|The first excerpt represents the element of Air. It speaks of mental influences and the process of thought, and is drawn from The Foolish Virgin by Thomas Dixon:
A vast, brooding silence filled the world. A wolf
howled from the edge of a distant crag somewhere
"For God's sake!" Jim shivered. "What was that?"
"Only a mountain wolf crying for company."
"Wolves up here?" he asked in surprise.
"A few--harmless, timid, lonesome fellows. It
makes me sorry for them when I hear one."
"Great country! I like it!" Jim responded.
Again she wondered why. What a queer mixture of
strength and mystery--this man she had married!
|The second excerpt represents the element of Fire. It speaks of emotional influences and base passions, and is drawn from A Simple Soul by Gustave Flaubert:
The body was taken to Pont-l'Eveque, according to Madame Aubain's
wishes; she followed the hearse in a closed carriage.
After the ceremony it took three quarters of an hour to reach the
cemetery. Paul, sobbing, headed the procession; Monsieur Bourais
followed, and then came the principle inhabitants of the town, the
women covered with black capes, and Felicite. The memory of her
nephew, and the thought that she had not been able to render him these
honours, made her doubly unhappy, and she felt as if he were being
buried with Virginia.
Madame Aubain's grief was uncontrollable. At first she rebelled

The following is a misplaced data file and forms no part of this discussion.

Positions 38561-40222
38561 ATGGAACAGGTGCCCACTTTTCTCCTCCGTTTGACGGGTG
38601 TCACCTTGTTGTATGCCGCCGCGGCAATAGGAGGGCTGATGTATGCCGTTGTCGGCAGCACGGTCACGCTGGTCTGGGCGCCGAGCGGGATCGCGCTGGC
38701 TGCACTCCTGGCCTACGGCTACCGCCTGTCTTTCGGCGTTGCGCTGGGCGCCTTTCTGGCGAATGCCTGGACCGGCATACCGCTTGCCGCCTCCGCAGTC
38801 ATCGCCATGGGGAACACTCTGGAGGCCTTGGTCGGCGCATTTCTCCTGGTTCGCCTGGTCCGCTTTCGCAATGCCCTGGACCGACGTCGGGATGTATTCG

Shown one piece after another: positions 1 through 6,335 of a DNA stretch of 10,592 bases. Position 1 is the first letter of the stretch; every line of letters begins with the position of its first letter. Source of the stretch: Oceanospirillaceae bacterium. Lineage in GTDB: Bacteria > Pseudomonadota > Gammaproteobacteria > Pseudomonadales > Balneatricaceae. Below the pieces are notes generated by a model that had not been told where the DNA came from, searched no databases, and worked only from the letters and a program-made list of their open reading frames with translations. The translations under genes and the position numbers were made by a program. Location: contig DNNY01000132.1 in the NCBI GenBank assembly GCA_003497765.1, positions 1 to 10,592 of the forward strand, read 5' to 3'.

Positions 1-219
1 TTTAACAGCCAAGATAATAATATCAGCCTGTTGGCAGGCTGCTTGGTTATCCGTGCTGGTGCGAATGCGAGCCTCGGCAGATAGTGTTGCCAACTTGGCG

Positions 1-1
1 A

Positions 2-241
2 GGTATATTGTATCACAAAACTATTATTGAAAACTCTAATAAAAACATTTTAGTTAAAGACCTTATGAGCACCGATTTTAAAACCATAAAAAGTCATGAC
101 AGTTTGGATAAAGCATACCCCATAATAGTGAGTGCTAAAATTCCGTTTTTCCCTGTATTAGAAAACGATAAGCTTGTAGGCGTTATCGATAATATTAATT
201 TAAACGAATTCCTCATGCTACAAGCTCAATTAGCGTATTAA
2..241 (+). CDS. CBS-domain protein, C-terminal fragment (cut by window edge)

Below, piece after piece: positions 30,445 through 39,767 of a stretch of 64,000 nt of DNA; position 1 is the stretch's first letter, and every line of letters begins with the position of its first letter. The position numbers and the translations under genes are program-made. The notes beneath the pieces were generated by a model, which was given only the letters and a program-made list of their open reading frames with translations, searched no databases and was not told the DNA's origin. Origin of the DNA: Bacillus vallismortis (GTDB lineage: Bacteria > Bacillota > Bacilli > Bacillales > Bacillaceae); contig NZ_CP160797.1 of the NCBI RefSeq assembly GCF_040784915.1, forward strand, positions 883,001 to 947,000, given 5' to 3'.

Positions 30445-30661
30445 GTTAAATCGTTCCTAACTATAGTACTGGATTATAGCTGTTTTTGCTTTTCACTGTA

against God, thinking that he was unjust to have taken away her child
A Simple Soul
|The third excerpt represents the element of Water. It speaks of pure spiritual influences and feelings of love, and is drawn from Barlaam and Ioasaph by St. John of Damascus:
the true light and being a deserter of his own accord to the
darkness of ungodliness."
Ioasaph said unto him, "The Lord undertake my father's matters,
as he ordereth! For, even as thou sayest, the things that are
impossible with men, are possible with him. But for myself,
thanks to thine unsurpassable speech, I renounce the vanity of
things present, and am resolved to withdraw from them altogether,
and to spend the rest of my life with thee, lest, by means of
these transitory and fleeting things, I lose the enjoyment of the
eternal and incorruptible."
The elder answered him, "This do, and thou shalt be like unto a
|The fourth excerpt represents the element of Earth. It speaks of physical influences and the impact of the unseen on the visible world, and is drawn from Off on a Comet by Jules Verne:
Investigation, however, always ended in the same result; turn their course
in whatever direction they would, they found that the country retained
everywhere its desert character, rocky, barren, and without a trace
of vegetation. Here and there a slight layer of snow, or a thin coating
of ice arising from atmospheric condensation indicated the existence
of superficial moisture, but it would require a period indefinitely long,
exceeding human reckoning, before that moisture could collect
into a stream and roll downwards over the stony strata to the sea.
It seemed at present out of their power to determine whether the land
upon which they were so happily settled was an island or a continent,
and till the cold was abated they feared to undertake any lengthened